No, I haven't actually tested temps in comparison to thermostat opening or the fan turning on. I do have a cool laser thermometer to play with though.

    The thermostat that's in there (if I'm right) is a Motorcraft, but it's been through an overheating so who knows if it's working right. It does open though, I know that.

    I haven't tested the fan switch compared to actual temp either.

    Ambient temp has been mid '70s mostly. The real test will come for Street Machine Nationals. It's always hot as hell for that.
    Brad

    '79 Mercury Zephyr ES 5.0L GT40 EFI T-5 (Mustang LWB)
    '17 Ford Transit Connect Titanium LWB
    '14 Ford Fusion SE Manual

  9. #9
    FEP Senior Member Matt J's Avatar
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    I'd definitely add an aftermarket temp gauge, I like the cheapo sunpro mechanical deal you can get at any auto parts store for about 20 bucks. You can run the sender through the existing holes in the firewall, and I mounted mine temporarily under the dashboard on the passenger side of the console. I just clipped it to the bottom of the dash hull with a big paper clamp. You need to get a number to what temp it's running so you can see when the thermostat opens, when the fan comes on, etc. It works a lot better to do it when you're actually driving it without having to get out and check the temps with a handheld thermostat. You might find out that you don't actually have a problem, if the car is otherwise running well.

    If it's already got a 195 in it, assuming that it's working correctly, then if the temp only gets up to 185 it won't open anyway; it would only open at that base rated temp. Same would go for one rated at 205. If your engine is set up stock I'd definitely run the one that's proper for your engine. These cars had different thermostats in different years and for different setups. My 84 with CFI called for a 195 as I recall. Others call for a cooler one.

  10. #10

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    Quote Originally Posted by emerygt350 View Post
    First of all, you live in Shakopee... You have like two months a year above freezing...
    Too Funny!
    Project "WinBacK" 1986 LX Hatchback
    - CA car, 5.0 w/5 speed
    -Cheap 5 Lug Swap w/Cobra 17x8.5's + Modded Mach1 Chin Spoiler + 83-84 Hood & Scoop/85-86 "Blackout"+ FMS Mass Air Kit+ MM Clutch Cable & Quadrant + Fiore Cable Adjuster + MM SFC's+ Wild Rides "Battle Boxes" + Explorer Intake, Converted TB & Injectors, 70 mm Mass Air Meter + BBK Ceramic Shorties + 2.5" Bassani O/R X-Pipe & Cat-Back Exhaust w/ 3" Tips + 3L27 w/ Carbon Fiber Clutches​(out of retirement) + Pistol Grip Shifter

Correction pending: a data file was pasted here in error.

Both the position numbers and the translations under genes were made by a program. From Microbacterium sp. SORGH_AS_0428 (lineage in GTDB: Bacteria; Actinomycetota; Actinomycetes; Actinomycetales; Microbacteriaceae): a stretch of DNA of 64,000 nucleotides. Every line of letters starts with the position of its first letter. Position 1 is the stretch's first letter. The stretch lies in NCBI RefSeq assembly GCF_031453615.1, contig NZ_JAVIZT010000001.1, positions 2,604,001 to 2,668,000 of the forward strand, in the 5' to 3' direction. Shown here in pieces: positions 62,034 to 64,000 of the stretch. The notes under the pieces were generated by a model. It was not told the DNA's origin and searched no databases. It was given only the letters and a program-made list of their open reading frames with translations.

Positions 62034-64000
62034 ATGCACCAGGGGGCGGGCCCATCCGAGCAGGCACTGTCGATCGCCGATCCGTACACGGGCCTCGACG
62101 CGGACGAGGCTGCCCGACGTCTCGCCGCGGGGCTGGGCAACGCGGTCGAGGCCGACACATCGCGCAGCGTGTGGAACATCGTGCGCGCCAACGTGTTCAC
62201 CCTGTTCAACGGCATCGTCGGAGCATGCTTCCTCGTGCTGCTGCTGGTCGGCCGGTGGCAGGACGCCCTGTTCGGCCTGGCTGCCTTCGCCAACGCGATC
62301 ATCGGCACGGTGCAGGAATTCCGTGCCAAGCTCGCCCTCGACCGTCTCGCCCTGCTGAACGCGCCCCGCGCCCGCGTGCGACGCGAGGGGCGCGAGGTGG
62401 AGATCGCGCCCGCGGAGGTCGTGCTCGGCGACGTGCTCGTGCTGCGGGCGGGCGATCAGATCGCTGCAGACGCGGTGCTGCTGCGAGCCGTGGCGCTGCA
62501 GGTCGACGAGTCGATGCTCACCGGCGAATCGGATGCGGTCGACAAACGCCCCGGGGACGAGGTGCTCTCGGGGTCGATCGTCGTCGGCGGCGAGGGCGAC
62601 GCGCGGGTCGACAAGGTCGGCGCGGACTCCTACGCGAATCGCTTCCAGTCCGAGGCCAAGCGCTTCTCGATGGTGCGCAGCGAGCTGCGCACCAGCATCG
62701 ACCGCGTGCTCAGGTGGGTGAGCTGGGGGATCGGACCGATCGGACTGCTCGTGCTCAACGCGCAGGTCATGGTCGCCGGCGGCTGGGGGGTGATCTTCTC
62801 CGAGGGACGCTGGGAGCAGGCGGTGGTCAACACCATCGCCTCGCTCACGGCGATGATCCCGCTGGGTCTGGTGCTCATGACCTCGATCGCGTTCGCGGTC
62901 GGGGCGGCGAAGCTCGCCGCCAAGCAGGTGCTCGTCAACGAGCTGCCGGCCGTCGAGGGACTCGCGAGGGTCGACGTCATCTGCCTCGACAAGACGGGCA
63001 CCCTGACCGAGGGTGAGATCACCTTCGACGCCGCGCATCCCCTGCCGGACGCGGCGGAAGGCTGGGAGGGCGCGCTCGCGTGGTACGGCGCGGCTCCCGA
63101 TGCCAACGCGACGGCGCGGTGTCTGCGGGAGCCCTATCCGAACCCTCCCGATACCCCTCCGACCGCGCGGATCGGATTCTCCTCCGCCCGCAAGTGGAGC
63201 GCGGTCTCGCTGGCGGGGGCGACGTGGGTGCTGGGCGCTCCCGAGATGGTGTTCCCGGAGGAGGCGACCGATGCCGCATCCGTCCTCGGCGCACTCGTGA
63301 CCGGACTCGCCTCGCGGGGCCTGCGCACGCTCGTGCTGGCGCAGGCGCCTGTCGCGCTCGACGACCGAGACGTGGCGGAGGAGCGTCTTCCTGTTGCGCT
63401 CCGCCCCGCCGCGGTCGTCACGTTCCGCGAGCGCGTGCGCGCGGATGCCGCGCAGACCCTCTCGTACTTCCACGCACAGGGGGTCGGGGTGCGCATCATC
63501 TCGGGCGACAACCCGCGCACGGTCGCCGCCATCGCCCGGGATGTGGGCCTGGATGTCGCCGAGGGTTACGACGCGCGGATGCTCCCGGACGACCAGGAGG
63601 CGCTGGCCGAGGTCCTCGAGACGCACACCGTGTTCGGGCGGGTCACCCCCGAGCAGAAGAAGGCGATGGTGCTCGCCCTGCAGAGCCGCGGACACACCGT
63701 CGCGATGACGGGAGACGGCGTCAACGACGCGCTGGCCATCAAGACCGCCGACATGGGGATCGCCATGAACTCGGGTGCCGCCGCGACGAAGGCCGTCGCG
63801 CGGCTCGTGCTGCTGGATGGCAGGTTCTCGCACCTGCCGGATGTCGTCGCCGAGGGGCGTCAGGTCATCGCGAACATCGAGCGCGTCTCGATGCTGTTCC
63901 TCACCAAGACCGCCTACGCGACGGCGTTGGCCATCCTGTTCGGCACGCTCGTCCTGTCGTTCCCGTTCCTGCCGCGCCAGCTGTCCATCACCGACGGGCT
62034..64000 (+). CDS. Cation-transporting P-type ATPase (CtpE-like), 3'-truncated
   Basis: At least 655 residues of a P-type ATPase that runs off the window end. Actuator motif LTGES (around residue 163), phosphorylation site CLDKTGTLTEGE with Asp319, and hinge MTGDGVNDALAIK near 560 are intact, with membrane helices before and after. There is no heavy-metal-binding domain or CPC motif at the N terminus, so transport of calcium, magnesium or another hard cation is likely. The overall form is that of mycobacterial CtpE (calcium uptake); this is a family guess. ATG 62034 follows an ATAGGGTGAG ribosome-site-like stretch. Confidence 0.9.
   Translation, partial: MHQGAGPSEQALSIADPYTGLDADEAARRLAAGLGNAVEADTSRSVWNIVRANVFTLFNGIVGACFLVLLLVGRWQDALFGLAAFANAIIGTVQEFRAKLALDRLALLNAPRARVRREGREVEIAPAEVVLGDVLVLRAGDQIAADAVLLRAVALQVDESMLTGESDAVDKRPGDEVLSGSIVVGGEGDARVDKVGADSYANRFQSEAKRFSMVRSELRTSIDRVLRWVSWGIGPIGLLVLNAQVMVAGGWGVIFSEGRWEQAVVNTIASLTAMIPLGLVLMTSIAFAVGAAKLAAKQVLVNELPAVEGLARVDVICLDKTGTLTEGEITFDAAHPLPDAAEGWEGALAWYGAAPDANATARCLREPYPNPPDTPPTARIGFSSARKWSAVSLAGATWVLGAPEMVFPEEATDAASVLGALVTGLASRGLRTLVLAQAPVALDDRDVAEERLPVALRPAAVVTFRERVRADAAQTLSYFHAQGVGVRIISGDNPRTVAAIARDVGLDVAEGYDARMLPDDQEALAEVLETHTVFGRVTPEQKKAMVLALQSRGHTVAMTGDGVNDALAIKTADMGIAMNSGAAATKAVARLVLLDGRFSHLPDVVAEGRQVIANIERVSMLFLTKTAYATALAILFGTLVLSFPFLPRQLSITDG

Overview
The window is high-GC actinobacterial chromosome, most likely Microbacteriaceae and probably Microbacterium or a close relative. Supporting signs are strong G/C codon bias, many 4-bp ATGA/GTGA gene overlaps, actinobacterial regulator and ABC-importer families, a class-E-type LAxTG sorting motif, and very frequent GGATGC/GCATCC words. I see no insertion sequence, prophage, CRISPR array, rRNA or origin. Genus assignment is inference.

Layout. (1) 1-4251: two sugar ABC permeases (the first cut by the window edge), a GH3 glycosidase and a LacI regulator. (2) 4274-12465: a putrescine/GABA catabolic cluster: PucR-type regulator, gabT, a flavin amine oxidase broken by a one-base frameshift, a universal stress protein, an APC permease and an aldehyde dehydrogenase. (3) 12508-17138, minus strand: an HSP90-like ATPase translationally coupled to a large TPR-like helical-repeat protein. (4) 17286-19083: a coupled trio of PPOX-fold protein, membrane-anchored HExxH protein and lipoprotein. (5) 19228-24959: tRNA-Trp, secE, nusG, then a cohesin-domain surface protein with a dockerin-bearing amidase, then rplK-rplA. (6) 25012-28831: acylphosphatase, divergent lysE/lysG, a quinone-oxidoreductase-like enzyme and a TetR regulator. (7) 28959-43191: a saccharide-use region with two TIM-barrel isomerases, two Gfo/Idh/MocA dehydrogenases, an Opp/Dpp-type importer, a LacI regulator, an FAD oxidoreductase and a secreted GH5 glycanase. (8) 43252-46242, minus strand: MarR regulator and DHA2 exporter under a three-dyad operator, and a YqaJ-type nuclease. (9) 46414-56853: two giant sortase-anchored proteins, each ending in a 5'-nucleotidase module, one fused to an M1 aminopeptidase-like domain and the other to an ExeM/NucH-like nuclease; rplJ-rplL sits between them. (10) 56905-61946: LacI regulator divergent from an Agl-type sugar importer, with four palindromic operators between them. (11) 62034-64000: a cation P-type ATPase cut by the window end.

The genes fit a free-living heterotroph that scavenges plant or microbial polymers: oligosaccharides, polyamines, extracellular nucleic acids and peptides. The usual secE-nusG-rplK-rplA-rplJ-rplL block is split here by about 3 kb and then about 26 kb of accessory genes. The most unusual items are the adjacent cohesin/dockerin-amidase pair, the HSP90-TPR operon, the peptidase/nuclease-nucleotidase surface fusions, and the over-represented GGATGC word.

11. #11

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    I've got an old 4 core BBK radiator circa 1994 and a Motorcraft 195° thermostat in the '86 and the running temp seems fine no matter how hot the ambient temp is.
    Project "WinBacK" 1986 LX Hatchback
    - CA car, 5.0 w/5 speed
    -Cheap 5 Lug Swap w/Cobra 17x8.5's + Modded Mach1 Chin Spoiler + 83-84 Hood & Scoop/85-86 "Blackout"+ FMS Mass Air Kit+ MM Clutch Cable & Quadrant + Fiore Cable Adjuster + MM SFC's+ Wild Rides "Battle Boxes" + Explorer Intake, Converted TB & Injectors, 70 mm Mass Air Meter + BBK Ceramic Shorties + 2.5" Bassani O/R X-Pipe & Cat-Back Exhaust w/ 3" Tips + 3L27 w/ Carbon Fiber Clutches​(out of retirement) + Pistol Grip Shifter

  12. #12

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    Quote Originally Posted by Matt J View Post
    I'd definitely add an aftermarket temp gauge, I like the cheapo sunpro mechanical deal you can get at any auto parts store for about 20 bucks. You can run the sender through the existing holes in the firewall, and I mounted mine temporarily under the dashboard on the passenger side of the console. I just clipped it to the bottom of the dash hull with a big paper clamp. You need to get a number to what temp it's running so you can see when the thermostat opens, when the fan comes on, etc. It works a lot better to do it when you're actually driving it without having to get out and check the temps with a handheld thermostat. You might find out that you don't actually have a problem, if the car is otherwise running well.

    If it's already got a 195 in it, assuming that it's working correctly, then if the temp only gets up to 185 it won't open anyway; it would only open at that base rated temp. Same would go for one rated at 205. If your engine is set up stock I'd definitely run the one that's proper for your engine. These cars had different thermostats in different years and for different setups. My 84 with CFI called for a 195 as I recall. Others call for a cooler one.
    The only receipt for a thermostat I can find says that I have a 190. And it IS opening, so 185 might be a little off for the actual temp the engine runs.

    When I have my engine apart coming up, I will add another temp gauge. The main thing stopping me until now was having to drill into the water jacket for the sender.